Threat of plant closures dominates Canadian auto talks

Since July, the Canadian Auto Workers union (CAW) has been engaged in contract talks with the Big Three automakers—General Motors, Ford and DaimlerChrysler—which collectively employ almost 45,000 CAW members. The union has set a strike deadline of midnight tonight for 19,000 GM workers, but CAW President Buzz Hargrove has strongly hinted that a strike will be averted.

Last Friday, GM tabled a contract offer Hargrove termed the worst he had ever seen. It included a rollback in cost-of-living payments that meant an effective wage increase of just 1 percent this year and called for lump-sum payments in lieu of pay increases for 2003 and 2004. GM also demanded the right to hire new employees on a term or contract basis, with the proviso that such temporary workers could ultimately constitute as much as 10 percent of its total workforce.

However, on Sunday GM withdrew most of its concession demands, although it continues to insist workers should co-pay for some health benefits. The rapidity with which GM switched gears strongly suggests its aggressive takeaway demands were meant to provide the CAW leadership with an opportunity to grandstand before coming to terms with management and accepting a further series of job cuts.

Casting a long shadow over the contract talks is a major overcapacity in North American vehicle production and the marked slowing of the North American economy since the last round of negotiations in 1999. Auto industry employment in Canada has fallen by 15,000, or almost 10 percent, since 2000 and each of the Big Three has closed or is in the process of closing an assembly plant.

Last month GM permanently closed its Ste. Therese car assembly plant, the only Big Three plant in Quebec. There are also large numbers of CAW members on layoff in St. Catherine’s, where GM has cut its workforce by 5,500 since the early 1990s. Ford has said it will close its truck assembly plant in Oakville, Ontario, at the end of 2003 or beginning of 2004, so as to concentrate production at a Michigan facility. DaimlerChrysler, which in 2001 eliminated a shift at its Brampton car plant and Windsor commercial van plant, has indicated it will permanently close the van plant when the current model is taken out of production in 2003.

In the 1999 negotiations, GM agreed to invest $1 billion in upgrades at its Oshawa and St. Catharine’s, Ontario, plants. Ford promised to build a new paint shop alongside its existing assembly plant in St. Thomas, Ontario. DaimlerChrysler said it would build a paint shop alongside its large van plant in Windsor, Ontario. None of these promises has been fulfilled.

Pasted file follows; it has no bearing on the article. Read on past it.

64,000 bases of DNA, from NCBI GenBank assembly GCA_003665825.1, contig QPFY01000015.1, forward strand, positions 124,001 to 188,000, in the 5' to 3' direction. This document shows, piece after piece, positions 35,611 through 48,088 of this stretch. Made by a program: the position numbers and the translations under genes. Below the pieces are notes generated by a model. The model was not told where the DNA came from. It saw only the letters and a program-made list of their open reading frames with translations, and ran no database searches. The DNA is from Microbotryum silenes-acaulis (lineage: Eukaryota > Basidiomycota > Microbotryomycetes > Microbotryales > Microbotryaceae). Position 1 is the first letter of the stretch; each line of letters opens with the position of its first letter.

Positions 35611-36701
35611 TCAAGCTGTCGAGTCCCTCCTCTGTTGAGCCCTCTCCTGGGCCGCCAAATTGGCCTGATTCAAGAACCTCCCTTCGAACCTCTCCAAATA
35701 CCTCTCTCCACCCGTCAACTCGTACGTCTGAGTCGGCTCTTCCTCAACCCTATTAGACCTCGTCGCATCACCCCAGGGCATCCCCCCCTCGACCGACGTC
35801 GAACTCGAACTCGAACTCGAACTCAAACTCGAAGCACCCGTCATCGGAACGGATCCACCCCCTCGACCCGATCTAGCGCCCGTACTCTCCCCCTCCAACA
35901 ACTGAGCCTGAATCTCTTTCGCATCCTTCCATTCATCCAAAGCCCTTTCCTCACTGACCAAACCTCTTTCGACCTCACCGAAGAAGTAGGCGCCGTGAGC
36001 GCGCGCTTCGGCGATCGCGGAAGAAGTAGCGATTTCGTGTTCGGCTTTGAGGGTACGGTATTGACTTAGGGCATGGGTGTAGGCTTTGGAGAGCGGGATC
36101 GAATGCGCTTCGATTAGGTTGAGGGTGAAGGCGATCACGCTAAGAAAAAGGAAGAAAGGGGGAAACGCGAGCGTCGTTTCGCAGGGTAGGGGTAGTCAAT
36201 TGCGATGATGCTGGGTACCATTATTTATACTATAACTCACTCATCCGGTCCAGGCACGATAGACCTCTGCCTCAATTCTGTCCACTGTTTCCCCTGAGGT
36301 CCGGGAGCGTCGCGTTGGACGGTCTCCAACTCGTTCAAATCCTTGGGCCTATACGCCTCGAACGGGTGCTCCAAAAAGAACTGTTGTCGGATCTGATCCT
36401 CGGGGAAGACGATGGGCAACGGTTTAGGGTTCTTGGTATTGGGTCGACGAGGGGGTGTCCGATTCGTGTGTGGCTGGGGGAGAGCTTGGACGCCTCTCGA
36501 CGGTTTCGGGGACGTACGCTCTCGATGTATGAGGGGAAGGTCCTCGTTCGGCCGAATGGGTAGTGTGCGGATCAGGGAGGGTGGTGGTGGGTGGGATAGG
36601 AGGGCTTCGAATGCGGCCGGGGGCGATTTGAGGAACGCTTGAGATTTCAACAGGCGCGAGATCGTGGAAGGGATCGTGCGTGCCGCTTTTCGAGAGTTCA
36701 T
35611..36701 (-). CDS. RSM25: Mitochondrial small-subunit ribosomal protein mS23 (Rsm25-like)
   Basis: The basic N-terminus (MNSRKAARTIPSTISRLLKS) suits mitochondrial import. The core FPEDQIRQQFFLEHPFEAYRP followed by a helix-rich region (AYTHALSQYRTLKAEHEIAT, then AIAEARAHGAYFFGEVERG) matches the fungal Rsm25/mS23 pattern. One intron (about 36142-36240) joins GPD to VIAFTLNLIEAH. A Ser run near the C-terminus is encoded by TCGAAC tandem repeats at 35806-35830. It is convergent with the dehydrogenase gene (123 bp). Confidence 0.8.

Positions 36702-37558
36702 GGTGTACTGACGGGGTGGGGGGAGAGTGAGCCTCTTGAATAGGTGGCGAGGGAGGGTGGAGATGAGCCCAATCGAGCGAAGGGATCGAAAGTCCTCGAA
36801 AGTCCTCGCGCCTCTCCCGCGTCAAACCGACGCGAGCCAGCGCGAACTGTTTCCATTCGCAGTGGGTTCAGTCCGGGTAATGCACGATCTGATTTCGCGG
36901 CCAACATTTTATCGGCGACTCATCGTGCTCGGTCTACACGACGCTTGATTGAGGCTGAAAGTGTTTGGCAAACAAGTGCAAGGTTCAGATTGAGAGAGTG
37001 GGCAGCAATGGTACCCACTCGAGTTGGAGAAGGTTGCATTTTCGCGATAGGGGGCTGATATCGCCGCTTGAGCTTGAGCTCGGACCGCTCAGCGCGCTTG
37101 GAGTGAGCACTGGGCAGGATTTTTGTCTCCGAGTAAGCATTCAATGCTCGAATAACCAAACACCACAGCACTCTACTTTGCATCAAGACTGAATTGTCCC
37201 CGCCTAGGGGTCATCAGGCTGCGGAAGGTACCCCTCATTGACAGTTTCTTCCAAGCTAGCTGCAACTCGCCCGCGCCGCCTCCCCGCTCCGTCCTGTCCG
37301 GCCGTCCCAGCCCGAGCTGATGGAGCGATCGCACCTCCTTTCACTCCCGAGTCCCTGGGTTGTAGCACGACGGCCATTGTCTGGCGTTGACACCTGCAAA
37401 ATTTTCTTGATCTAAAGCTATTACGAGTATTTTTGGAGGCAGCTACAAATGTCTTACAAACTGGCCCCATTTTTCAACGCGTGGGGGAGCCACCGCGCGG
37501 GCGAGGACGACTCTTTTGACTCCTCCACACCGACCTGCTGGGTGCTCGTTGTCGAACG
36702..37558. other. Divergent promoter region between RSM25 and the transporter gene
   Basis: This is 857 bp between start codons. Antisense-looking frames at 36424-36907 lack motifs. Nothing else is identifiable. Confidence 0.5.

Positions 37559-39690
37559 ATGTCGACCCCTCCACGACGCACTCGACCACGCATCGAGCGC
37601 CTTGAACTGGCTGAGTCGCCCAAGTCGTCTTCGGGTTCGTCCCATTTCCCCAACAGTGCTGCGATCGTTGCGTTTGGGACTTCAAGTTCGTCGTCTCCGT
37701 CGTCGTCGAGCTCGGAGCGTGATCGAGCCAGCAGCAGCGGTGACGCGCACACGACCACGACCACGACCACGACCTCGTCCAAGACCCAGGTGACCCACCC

CAW appeals for Wall Street’s support

The response of the CAW bureaucracy to the threat to its members’ jobs has been to deepen its longstanding corporatist relationship with the auto bosses. In the name of a “national auto strategy,” the CAW is lobbying the federal and Ontario governments to make tax concessions and outright grants to the Big Three to assist them in competing against Toyota, Honda and other foreign-based automakers. Moreover, it is working to pit North American workers against each other in a fratricidal struggle over jobs, actively campaigning for the Big Three to close US and Mexican facilities in preference to those in Canada.

For years, the CAW bureaucracy has sought to impress upon the auto bosses the importance of the so-called “Canadian advantage”—i.e., the fact that their labor costs are significantly lower at their Canadian than at their US operations, due to the differential in the value of the Canadian and US dollars and Canada’s state-funded public health insurance scheme, Medicare.

But under pressure to take action to prevent major losses and fearing the erosion of their dues bases, the CAW bureaucrats are becoming ever more blatant in their appeals to the Big Three to recognize that they are the provisioners of cheap labor.